June 19, 2013
Chad says soldiers in Mali kill al Qaeda's Belmokhtar
Chadian soldiers in Mali have killed Mokhtar Belmokhtar, the al Qaeda mastermind of a bloody hostage-taking at an Algerian gas plant in January, Chad's military said today.
The death of one of the world's most wanted jihadists would be a major blow to al Qaeda in the region and to the Islamist rebels forced to flee towns they had seized in northern Mali by an offensive by French and African troops.
"On Saturday, March 2, at noon, Chadian armed forces operating in northern Mali completely destroyed a terrorist base (...) The toll included several dead terrorists, including their leader Mokhtar Belmokhtar," Chad's armed forces said in a statement read on national television.
Yesterday, Chad's President Idriss Deby said his soldiers had killed another al Qaeda commander, Adelhamid Abou Zeid, among 40 militants who died in an operation in the same area as Saturday's assault - Mali's Adrar des Ifoghas mountains near the Algerian border - on Monday.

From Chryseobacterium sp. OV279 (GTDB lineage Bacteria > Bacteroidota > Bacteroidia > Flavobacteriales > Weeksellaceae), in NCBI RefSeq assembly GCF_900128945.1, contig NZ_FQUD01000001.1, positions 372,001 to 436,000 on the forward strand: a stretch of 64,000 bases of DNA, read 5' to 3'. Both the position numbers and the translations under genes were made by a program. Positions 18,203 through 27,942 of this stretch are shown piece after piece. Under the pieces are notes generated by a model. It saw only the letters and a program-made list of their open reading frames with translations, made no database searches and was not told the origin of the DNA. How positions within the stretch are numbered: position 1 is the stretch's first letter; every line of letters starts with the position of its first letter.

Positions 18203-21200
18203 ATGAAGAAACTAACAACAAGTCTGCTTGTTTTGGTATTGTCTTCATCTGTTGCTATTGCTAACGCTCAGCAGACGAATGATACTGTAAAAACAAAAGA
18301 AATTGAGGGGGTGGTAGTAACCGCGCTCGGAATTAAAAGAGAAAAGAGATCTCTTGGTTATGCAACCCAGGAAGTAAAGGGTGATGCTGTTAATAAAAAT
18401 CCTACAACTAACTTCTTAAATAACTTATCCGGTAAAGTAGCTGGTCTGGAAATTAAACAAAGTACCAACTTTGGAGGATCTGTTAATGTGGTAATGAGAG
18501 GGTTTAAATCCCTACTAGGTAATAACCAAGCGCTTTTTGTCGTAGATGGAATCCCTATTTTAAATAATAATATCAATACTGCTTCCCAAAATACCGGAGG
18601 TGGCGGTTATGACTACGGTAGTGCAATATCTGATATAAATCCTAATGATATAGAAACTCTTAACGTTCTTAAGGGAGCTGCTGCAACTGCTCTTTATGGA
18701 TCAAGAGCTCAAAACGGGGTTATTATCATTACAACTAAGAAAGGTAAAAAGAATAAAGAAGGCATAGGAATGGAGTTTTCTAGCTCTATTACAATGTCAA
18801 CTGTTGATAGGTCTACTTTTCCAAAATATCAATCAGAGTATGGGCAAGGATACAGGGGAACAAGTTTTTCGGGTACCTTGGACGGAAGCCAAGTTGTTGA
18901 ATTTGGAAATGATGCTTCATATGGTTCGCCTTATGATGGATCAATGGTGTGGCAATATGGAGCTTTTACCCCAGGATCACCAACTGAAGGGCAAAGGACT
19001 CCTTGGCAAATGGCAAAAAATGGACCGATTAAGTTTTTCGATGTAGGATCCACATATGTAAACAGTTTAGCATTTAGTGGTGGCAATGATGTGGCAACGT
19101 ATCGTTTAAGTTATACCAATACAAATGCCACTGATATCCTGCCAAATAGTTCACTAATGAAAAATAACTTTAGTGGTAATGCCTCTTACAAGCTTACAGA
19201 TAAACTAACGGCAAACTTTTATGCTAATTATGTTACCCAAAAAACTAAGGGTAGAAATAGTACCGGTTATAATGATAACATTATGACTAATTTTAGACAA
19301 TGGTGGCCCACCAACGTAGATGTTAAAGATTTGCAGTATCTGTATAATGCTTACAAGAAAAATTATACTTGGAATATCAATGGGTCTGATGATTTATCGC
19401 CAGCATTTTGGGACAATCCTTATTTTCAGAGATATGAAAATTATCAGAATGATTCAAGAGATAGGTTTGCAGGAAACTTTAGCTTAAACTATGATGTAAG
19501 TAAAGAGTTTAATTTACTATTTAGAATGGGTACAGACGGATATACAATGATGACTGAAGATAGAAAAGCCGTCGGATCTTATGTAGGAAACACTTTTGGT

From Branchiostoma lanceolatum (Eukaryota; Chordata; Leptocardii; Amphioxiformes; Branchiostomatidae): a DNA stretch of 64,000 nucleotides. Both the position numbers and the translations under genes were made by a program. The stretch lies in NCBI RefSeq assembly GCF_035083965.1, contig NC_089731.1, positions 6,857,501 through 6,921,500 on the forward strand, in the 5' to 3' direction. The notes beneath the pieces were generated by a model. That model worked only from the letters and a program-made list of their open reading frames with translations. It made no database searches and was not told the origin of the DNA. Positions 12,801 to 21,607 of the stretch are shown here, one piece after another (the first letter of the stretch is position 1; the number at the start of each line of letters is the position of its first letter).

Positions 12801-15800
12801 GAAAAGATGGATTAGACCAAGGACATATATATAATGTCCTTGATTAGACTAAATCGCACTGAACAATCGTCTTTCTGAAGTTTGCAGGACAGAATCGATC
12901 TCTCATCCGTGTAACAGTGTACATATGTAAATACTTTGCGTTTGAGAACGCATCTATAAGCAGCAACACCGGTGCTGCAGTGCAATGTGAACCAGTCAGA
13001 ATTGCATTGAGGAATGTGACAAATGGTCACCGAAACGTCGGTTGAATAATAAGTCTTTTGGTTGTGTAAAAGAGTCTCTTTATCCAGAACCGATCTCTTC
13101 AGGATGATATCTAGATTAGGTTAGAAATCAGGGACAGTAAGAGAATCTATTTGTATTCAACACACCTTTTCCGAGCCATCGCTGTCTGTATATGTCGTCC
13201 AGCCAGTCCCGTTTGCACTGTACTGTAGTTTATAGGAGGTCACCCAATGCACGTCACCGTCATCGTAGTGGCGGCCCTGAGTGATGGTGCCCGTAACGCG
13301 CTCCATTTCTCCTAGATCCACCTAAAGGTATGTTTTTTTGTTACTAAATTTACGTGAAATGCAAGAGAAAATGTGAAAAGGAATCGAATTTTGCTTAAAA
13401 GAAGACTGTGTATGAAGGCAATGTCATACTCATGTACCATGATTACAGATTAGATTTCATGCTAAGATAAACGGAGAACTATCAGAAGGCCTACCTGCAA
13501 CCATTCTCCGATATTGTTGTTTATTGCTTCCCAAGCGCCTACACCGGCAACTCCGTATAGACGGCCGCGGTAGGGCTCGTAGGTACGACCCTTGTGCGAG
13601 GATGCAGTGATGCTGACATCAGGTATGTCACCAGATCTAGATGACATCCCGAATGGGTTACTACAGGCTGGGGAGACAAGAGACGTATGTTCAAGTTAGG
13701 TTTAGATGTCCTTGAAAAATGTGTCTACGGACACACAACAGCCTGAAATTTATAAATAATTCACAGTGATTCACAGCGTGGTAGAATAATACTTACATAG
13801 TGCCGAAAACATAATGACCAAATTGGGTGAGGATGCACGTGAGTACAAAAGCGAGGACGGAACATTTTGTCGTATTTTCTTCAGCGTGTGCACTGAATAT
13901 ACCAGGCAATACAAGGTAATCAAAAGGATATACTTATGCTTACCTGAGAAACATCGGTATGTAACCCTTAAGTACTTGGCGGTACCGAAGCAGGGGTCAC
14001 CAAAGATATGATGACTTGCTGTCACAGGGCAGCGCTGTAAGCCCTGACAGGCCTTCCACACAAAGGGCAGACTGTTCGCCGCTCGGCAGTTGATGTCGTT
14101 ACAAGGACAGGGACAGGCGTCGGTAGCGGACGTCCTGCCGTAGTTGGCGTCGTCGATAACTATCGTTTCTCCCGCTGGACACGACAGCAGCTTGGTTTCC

France - which has used jet strikes against the militants' mountain strongholds - has declined to confirm the killing of either Abou Zeid or Belmokhtar.
Analysts said the death of two of al Qaeda's most feared commanders in the Sahara desert would mark a significant blow to Mali's Islamist rebellion.
"Both men have extensive knowledge of northern Mali and parts of the broader Sahel and deep social and other connections in northern Mali, and the death of both in such a short amount of time will likely have an impact on militant operations," said Andrew Lebovich, a Dakar-based analyst who follows al Qaeda in the Islamic Maghreb (AQIM).
Chad is one of several African nations that have contributed forces to a French-led military intervention in Mali aimed at ridding its vast northern desert of Islamist rebels who seized the area nearly a year ago following a coup in the capital.
Western and African countries are worried that al Qaeda could use the zone to launch international attacks and strengthen ties with African Islamist groups like al Shabaab in Somalia and Boko Haram in Nigeria.